The Fall of Michael Tubbs

In another city — or at another time in Stockton — the presence of 209 Times might not have mattered. But the guardrails of civic discourse have eroded in recent years. The local newspaper, The Record, has been butchered by budget cuts, with the newsroom listing just five reporters on its website, for a city roughly the size of Pittsburgh. The newspaper’s building is for sale, and San Joaquin County supervisors last month were considering buying it to turn into a homeless shelter. TV stations based in nearby Sacramento do little to fill the void.

In a “media desert,” said former state Sen. Michael Machado, a Democrat from nearby Linden, “there’s no fact check there, and [209 Times] have got a big following because they talk red meat.” And Stockton—with relatively low rates of literacy and educational attainment—is especially vulnerable to what it has to say.

“It seems like every community I’ve worked in … there’s always a small minority that for whatever reason are motivated to tear down the city,” said Bob Deis, a former Stockton city manager. “What’s not common is that they burrow into the information source for a community and get the readership that 209 [Times] gets. That’s not common.”

Deis called it a “recipe for weird anomalies.” And Lincoln, though not the perpetrator, was the beneficiary. His supporters suspect the blog was responsible for significantly wounding Tubbs, dropping him to within striking distance of a challenge. In a race in which just over 100,000 votes were cast, swaying even a few thousand votes can have an impact.

But the 209 Times was far from the only thing working against Tubbs. What Deis called a “recipe for weird anomalies” is putting the dysfunction in Stockton’s political landscape mildly. And it goes beyond any blog. When Deis arrived at City Hall in 2010, the city and its police officers union were embroiled in a labor dispute so bitter that the union had erected billboards around the city with body counts, blood splotches and the warning, “Welcome to the 2nd most dangerous city in California—Stop Laying off Cops!” In a move that city officials said smacked of intimidation, the union bought the house next door to his. The councilman whom Tubbs unseated in 2012 has been involved in secession talks to split his south Stockton neighborhood from the rest of Stockton. And Tubbs’ predecessor as mayor, Anthony Silva, pleaded no contest last year to a conflict-of-interest charge resulting from a long-running investigation of his handling of public money. He brought a mace and a gladiator helmet to his State of the City address one year, putting on the helmet and urging the crowd to “come to war with me” on the city’s behalf.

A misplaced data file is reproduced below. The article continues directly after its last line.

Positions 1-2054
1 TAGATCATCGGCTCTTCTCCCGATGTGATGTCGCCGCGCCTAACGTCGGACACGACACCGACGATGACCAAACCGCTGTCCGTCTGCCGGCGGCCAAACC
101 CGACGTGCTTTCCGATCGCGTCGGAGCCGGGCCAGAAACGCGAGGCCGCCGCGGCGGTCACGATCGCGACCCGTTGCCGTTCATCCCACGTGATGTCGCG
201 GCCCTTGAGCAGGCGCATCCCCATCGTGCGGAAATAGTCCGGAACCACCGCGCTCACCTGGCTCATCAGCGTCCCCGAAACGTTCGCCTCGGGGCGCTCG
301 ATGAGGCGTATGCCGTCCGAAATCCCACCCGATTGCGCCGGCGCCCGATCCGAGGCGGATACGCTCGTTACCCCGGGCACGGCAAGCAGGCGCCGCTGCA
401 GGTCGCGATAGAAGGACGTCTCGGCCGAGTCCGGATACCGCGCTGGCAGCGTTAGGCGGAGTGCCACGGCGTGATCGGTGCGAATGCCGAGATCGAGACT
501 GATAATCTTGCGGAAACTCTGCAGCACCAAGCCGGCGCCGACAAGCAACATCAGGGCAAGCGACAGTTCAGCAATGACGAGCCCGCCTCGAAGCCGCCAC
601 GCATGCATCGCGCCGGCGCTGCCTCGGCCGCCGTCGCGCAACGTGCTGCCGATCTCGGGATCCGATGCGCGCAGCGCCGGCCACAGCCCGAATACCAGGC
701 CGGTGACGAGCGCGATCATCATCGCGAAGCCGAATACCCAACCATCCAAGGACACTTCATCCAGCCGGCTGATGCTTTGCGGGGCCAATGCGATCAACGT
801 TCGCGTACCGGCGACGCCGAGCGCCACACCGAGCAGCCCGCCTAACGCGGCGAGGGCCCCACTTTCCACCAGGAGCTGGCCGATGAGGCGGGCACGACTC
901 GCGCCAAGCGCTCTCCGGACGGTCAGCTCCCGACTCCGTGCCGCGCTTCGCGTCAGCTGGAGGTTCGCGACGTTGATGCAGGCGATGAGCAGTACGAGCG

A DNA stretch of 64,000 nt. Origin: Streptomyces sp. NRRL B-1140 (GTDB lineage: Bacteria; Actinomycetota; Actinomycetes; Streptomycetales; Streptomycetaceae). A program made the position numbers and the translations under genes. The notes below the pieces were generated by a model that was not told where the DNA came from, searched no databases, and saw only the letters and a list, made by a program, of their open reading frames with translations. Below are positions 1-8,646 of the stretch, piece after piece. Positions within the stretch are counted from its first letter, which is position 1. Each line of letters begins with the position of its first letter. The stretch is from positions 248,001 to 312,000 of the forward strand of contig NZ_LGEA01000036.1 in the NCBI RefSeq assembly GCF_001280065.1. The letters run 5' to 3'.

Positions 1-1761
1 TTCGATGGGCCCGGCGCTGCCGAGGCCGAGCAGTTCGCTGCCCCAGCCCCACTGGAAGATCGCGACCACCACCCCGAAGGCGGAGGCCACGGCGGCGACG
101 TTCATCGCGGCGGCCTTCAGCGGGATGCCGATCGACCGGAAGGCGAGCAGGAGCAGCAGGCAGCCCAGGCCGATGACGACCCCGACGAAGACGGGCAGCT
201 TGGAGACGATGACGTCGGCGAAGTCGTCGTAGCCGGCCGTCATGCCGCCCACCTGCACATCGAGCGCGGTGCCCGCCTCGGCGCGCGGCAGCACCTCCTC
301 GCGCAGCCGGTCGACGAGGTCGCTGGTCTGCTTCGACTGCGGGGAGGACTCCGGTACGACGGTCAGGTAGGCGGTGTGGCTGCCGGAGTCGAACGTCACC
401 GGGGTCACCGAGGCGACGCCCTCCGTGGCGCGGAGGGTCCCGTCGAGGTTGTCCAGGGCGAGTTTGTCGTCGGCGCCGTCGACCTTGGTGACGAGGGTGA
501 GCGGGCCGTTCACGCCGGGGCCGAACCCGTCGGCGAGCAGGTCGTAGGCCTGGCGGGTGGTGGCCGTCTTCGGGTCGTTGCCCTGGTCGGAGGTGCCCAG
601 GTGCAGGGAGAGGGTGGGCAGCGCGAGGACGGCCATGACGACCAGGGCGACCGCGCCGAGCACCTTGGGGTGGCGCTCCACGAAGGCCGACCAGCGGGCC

Though Silva wasn’t on the ballot this year, in addition to Tubbs and Sanchez, there were six other candidates, including Ralph Lee White, a former councilman who, demonstrating his willingness to take a drug test back in the 1980s, urinated in a bottle in front of reporters in the mayor’s office before a council meeting and left it on the press table.

One former senior administrator said that if he ever wrote his memoirs, “it would have to go in the fiction section.” Another called Stockton a place where rivals “kick you in the nuts.” And the city is particularly hard on incumbents. Frustrated with perennially high crime rates and poverty, the electorate is so restless that the last mayor to win a second term, Gary Podesto, did so 20 years ago.

In some Democratic-dominated cities, Tubbs would have won just by virtue of his party affiliation, but not in Stockton. The Democratic but working-class city is less progressive than cities along California’s coast, and also less progressive, on balance, than Tubbs. Earlier this year, Tubbs was the lone advocate of a mask ordinance to address the spread of the coronavirus, which was rejected by the council 6-1. His supportive comments on a proposal by a friend, Lange Luntao, to eliminate the local school district’s police force angered law enforcement, a powerful political force in Stockton. Critics derided the gun violence intervention program Tubbs supported as “cash for criminals.”

And in his own city, the initiative that made Tubbs famous nationally may not have helped him politically at all. Across the country, the idea of a universal basic income has gained some purchase, with Andrew Yang thrusting it into the presidential primary and the coronavirus pandemic leading Pope Francis to suggest that “this may be the time to consider a universal basic wage.” It’s one of the few policies that knits together progressive and free-market think tank intellectuals. But in Stockton, the program was a pilot that involved only about 125 recipients. It was easy for critics to dismiss it as a vanity project, or a strange new kind of handout that—unlike bigger public works programs that take political work to build—never benefited enough people to create a constituency.

Luntao, who lost his seat on the school board last month, said Tubbs was “fighting for bold, progressive ideas that people in Stockton are just beginning to wrap their heads around,” and that it’s possible “we moved too fast for Stockton … that there was an understandable or predictable backlash to change.”